On the latest episode of Listen In With KNN on Fox Sports 1340AM, host Kelsey Nicole Nelson welcomed former Chicago Bears cornerback Jerry Azumah to the show.
Speaking of his journey, he was born in Del City, Oklahoma as his parents were immigrants from Ghana and eventually grew up in Worcester, Massachusetts. Azumah’s father was a big sports fan and got him into playing soccer. One day, he started hitting people with a soccer ball and realized that football was the sport for him.
“All the kids in my area that I grew up with played football or baseball. Football was the number one sport and I just got into it and fell in love with it. All my friends in the area were instrumental in pushing me to get into football,” Azumah said. “I’m glad that they did because I really enjoyed it.”
He attended Saint Peter-Marian High School, which was a football powerhouse and spent the first three years battling for playing time at running back. Then, Azumah got the opportunity to start and erupted during his senior year in which he garnered attention from Division I-AA schools like the University of New Hampshire. Azumah decided on going to UNH because of their successful run-first offense.
“I had an opportunity to start right away and everything just lined up for me the way I wanted to. I wasn’t thinking about the professional ranks at that time. Chip Kelly was my running backs coach and was very instrumental in making me the football player that I was back in the day. UNH was the perfect fit,” he said.
Azumah ran for over 1,000 yards in each of his four seasons with the Wildcats and won the Walter Payton Award during his senior year. Despite his collegiate accomplishments, he learned a valuable lesson in learning how to communicate and work with his teammates for a common goal.
“That was a very valuable lesson that I learned at UNH. Our coaches always preached that we need to come together, figure out certain things and keep all the negative stuff outside the locker room. Everything is a common goal and it helped me become successful today,” said Azumah.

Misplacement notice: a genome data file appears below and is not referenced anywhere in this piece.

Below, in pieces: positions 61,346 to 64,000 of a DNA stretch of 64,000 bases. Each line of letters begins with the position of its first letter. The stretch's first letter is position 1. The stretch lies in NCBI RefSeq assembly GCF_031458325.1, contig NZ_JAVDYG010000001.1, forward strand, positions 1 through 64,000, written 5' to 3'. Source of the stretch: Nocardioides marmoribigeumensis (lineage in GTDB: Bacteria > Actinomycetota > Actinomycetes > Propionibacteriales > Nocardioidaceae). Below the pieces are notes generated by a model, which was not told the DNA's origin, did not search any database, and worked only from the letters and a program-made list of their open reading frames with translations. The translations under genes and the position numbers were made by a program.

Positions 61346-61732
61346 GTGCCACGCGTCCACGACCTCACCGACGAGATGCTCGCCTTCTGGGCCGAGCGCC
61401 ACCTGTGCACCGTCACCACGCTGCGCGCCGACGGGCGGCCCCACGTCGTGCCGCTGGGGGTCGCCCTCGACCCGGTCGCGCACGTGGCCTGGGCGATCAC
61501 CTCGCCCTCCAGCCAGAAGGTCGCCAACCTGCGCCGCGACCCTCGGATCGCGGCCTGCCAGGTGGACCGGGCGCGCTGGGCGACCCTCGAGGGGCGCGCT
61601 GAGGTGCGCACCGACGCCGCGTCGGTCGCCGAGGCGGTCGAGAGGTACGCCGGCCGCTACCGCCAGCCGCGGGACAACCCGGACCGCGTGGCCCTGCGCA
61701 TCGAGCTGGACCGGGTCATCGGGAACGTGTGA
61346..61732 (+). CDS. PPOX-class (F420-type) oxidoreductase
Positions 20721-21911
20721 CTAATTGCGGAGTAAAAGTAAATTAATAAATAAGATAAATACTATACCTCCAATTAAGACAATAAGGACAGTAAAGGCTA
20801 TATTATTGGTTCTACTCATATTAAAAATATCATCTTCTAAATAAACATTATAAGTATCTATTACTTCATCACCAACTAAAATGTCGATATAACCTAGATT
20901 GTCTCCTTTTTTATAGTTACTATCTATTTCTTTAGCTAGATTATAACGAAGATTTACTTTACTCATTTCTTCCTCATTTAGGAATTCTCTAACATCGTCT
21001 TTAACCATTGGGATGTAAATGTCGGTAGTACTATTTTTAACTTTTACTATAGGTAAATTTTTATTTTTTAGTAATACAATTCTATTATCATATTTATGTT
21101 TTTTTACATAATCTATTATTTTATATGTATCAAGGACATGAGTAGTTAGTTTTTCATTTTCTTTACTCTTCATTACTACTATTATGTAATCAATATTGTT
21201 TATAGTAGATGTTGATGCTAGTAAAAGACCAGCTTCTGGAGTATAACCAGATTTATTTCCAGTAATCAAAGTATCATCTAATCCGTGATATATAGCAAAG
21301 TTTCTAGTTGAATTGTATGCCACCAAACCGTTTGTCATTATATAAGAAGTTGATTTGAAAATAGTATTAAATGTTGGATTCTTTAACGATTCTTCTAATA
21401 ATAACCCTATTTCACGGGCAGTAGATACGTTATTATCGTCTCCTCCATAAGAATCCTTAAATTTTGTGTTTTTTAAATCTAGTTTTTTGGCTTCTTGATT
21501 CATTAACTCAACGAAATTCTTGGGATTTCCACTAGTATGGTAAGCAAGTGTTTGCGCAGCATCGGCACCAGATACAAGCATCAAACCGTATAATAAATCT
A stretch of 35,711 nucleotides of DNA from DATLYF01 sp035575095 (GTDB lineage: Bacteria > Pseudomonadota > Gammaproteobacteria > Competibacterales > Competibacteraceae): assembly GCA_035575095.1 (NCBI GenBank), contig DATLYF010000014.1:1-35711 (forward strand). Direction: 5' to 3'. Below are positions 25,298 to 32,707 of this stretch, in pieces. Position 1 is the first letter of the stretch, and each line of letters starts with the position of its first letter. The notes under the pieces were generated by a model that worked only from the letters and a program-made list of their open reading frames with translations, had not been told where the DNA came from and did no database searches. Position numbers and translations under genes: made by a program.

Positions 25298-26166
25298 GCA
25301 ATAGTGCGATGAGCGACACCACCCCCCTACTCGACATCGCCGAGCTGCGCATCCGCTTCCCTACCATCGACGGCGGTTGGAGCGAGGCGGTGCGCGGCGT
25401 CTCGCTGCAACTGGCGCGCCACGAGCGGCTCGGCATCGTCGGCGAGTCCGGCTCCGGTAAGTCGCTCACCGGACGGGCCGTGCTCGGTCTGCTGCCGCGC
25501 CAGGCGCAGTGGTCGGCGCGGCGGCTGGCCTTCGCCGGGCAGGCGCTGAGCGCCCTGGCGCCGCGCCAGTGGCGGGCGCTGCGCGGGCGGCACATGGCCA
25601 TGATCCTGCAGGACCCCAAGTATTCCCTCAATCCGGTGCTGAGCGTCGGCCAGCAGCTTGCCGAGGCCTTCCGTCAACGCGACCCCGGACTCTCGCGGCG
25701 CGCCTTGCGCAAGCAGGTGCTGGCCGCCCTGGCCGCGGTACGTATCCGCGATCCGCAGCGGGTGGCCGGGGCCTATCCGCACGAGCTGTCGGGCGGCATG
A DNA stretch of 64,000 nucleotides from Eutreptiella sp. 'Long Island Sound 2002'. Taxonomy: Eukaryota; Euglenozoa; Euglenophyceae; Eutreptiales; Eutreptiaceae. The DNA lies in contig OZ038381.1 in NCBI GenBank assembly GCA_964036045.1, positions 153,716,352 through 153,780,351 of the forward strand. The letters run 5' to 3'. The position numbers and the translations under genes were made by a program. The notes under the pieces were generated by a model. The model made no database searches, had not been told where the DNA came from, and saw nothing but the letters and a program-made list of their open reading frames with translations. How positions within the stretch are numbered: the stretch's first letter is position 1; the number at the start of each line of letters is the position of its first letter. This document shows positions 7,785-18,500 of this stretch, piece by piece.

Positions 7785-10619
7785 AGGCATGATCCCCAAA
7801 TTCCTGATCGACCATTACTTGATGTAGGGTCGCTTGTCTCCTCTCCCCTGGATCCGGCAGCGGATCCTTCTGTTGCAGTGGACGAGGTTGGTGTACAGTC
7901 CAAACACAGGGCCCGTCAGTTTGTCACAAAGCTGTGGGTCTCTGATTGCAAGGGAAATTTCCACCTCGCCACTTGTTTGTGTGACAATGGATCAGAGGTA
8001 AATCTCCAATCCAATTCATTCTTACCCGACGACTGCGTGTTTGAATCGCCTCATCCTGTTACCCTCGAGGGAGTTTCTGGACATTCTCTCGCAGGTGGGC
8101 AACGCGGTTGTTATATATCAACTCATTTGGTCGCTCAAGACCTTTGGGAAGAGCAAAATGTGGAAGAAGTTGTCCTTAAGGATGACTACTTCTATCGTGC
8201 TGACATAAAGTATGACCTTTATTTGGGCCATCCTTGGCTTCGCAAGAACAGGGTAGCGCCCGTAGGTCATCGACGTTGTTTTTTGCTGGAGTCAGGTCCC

After his college career came to a close, he attended the NFL Combine and there were whispers that he would be switching positions to defensive back. Azumah had a couple of private tryouts in college and a couple of teams worked him out as a defensive back.
“That was a very pivotal moment for me because my whole mindset was geared towards running the football and being on offense. I had to completely erase it out of my mind and focus on defense, which is something that I’ve never done before,” he said.
Azumah was drafted in the fifth round (147th overall) in the 1999 NFL Draft by the Chicago Bears at cornerback. Although he had success as a running back in college, there were concerns about his size in being an every down back in the league. Before the draft, Azumah attended Boston College’s Pro Day and was approached by Phil Emory, who was a scout for the Bears and had him do some DB drills.
“He was very instrumental in drafting me and then at one point in time became the GM (general manager) for the Chicago Bears. It was very interesting how all these little elements work together and how they come to fruition,” he said.
Azumah spent all of his seven seasons with the Bears. In 2003, he was an All-Pro and a Pro Bowler as a kick return specialist. Additionally, Azumah had the opportunity to cover the top wide receivers in the game like Jerry Rice, Terrell Owens, Randy Moss, Steve Smith and Marvin Harrison.
His main advice to players, who have been asked to switch positions is to continue to work hard no matter what.
“Chances are they believe in your skills and talents. The first step you would have to do is mentally preparing yourself for the rigors of the NFL, staying focused on your craft and constantly learning. Those are the things I really held on to and constantly asking for advice so I can get better.”